Texas’ water and wastewater infrastructure in crisis

The following excerpt is from remarks delivered by Texas 2036 Senior Policy Advisor Jeremy Mazur to the House Natural Resources Committee on Aug. 24, 2022.

Thank you for the opportunity to offer comments on this interim charge relating to the condition of our state’s water infrastructure.

Frankly, I think the state of our water and wastewater infrastructure is challenged, at best. Judging from this year’s headlines about our infrastructure problems — a broken trunk line in Odessa, a 13-day boil water notice in Laredo and other communities enduring severe water restrictions due to the state of their infrastructure — this is a crisis that endangers economic development and community vitality across Texas.  

I’ll divide my comments today into two parts. The first part will summarize the limited data that we have regarding the condition of our state’s water infrastructure. The second part will describe the opportunities we have to address our state’s water infrastructure crisis.

Let’s start by talking about the shape of our water infrastructure.

Judging from the data, we can characterize our infrastructure as having significant water access needs. These include:

  • Aging, deteriorating systems;
  • Significant levels of water loss;
  • Noncompliance with health, safety and environmental protection requirements; and among other items; and,
  • A history of inadequate service.

There are two data sets that point to significant water access needs in Texas. The first is the American Society of Civil Engineers’ 2021 report card for our water and wastewater infrastructure.  

According to ASCE, our drinking water infrastructure earns a C–.  

Meanwhile, our wastewater infrastructure rates poorly with a D.

These grades are reflective of systems’ age, deterioration, low operational maintenance and noncompliance with health and safety requirements.

The second data set we have regarding Texas’ water access needs are the subscriptions rates for the state’s clean and drinking water state revolving funds administered by the Texas Water Development Board. The current subscription rate for the state’s revolving funds equals $5.28 billion, well above the amount of funding the Board has available in a given year.  

That said, of Texas’ 10,000-plus water and wastewater operators, many are either unaware of these funding opportunities or decline to participate in the funding programs despite having problems with their systems.

This brings me to the second part of my comments: Where we can go from here.

Let’s start by talking about the Infrastructure Investment and Jobs Act, or IIJA. Texas is slated to receive over $2 billion for our clean and drinking water state revolving funds.  

Texas has five years to commit the funds, and up to 49% can be used as grants or forgivable loans.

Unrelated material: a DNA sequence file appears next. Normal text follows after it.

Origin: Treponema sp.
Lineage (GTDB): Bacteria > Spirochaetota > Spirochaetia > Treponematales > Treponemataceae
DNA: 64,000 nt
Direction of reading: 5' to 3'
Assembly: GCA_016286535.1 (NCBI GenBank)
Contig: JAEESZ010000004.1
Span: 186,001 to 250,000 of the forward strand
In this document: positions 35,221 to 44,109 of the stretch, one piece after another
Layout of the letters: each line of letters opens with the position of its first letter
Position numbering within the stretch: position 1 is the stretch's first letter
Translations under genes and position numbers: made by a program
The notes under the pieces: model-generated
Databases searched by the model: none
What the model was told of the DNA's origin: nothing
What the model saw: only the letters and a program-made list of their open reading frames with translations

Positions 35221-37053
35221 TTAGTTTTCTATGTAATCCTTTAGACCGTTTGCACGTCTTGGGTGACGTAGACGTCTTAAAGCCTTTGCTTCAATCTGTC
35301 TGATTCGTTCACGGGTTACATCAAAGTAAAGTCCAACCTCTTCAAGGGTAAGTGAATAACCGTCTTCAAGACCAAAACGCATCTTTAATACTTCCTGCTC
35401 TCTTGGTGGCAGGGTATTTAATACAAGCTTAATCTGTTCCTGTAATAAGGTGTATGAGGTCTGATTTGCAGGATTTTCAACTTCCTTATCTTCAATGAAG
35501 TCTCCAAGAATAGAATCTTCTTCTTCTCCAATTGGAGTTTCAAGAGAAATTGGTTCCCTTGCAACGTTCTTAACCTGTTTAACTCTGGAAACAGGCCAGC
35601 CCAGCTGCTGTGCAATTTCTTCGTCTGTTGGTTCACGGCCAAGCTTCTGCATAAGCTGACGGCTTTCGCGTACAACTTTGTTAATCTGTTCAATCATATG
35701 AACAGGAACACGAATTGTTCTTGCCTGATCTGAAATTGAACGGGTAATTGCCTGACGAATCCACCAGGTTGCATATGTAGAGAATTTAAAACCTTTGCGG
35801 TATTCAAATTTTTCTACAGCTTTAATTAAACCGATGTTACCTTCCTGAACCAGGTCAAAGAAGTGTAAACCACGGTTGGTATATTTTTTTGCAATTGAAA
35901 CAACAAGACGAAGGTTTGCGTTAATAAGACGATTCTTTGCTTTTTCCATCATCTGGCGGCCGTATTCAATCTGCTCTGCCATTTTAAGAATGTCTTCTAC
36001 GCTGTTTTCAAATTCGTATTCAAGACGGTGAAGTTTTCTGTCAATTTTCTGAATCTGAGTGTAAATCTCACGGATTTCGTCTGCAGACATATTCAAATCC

Both the bill and the EPA have encouraged the states to use the IIJA funds to address:

  • Meeting needs for small, rural and disadvantaged communities;
  • Providing technical assistance to rural communities;
  • Enhancing system’s resilience to extreme weather events and cyberattacks; and,
  • Encouraging greater regionalization of water projects.

I think IIJA is more than a simple funding opportunity, however. We can use IIJA as a building block and catalyst for establishing policy frameworks and financial strategies that address our state’s water access needs.  

Earlier this year Texas 2036 collaborated with the Water Finance Exchange and the Texas Water Foundation to host a series of stakeholder meetings on what Texas needs to do to maximize leverage of IIJA dollars. While we are working on a final report for your consideration, I think it’s fair to highlight some of the big ideas we’re looking at.

First, technical assistance providers can play an integral role in providing outreach to small, rural and disadvantaged communities. I know that Hank Habicht with the Water Finance Exchange is here to talk more about how technical assistance providers can work these communities — ones that have traditionally fallen through the cracks — to obtain financial assistance for their water systems. That said, it’s worth exploring ways to expand Texas’ technical assistance provider corps.

We also need to be innovative when it comes to regionalization and regional solutions.  Borrowing a line from someone else, our water sector may need to shrink in order to grow. Regional solutions offer several economies of scale needed to address water access needs. I know Robert Sheets with the Florida Governmental Utility Authority is here to talk about how his organization works to provide innovative regional solutions in Florida.

Another opportunity relates to planning. We know, generally, that we have significant water access needs. But data gaps exist regarding the magnitude of those needs. An opportunity may exist here to measure and evaluate the magnitude of our water access needs in order to strategically target our financial assistance resources.

Lastly, there’s the issue of state investment. While it’s true that IIJA provides Texas with a substantial sum over the next five years, that amount will not solve every problem. Towards that end, the Legislature may want to consider funding other state programs or even establish a new fund to address the water access needs within small, rural and disadvantaged communities.

Want to learn more about infrastructure in Texas? Read Mazur’s blog, “Extreme heat: The hotter days ahead.”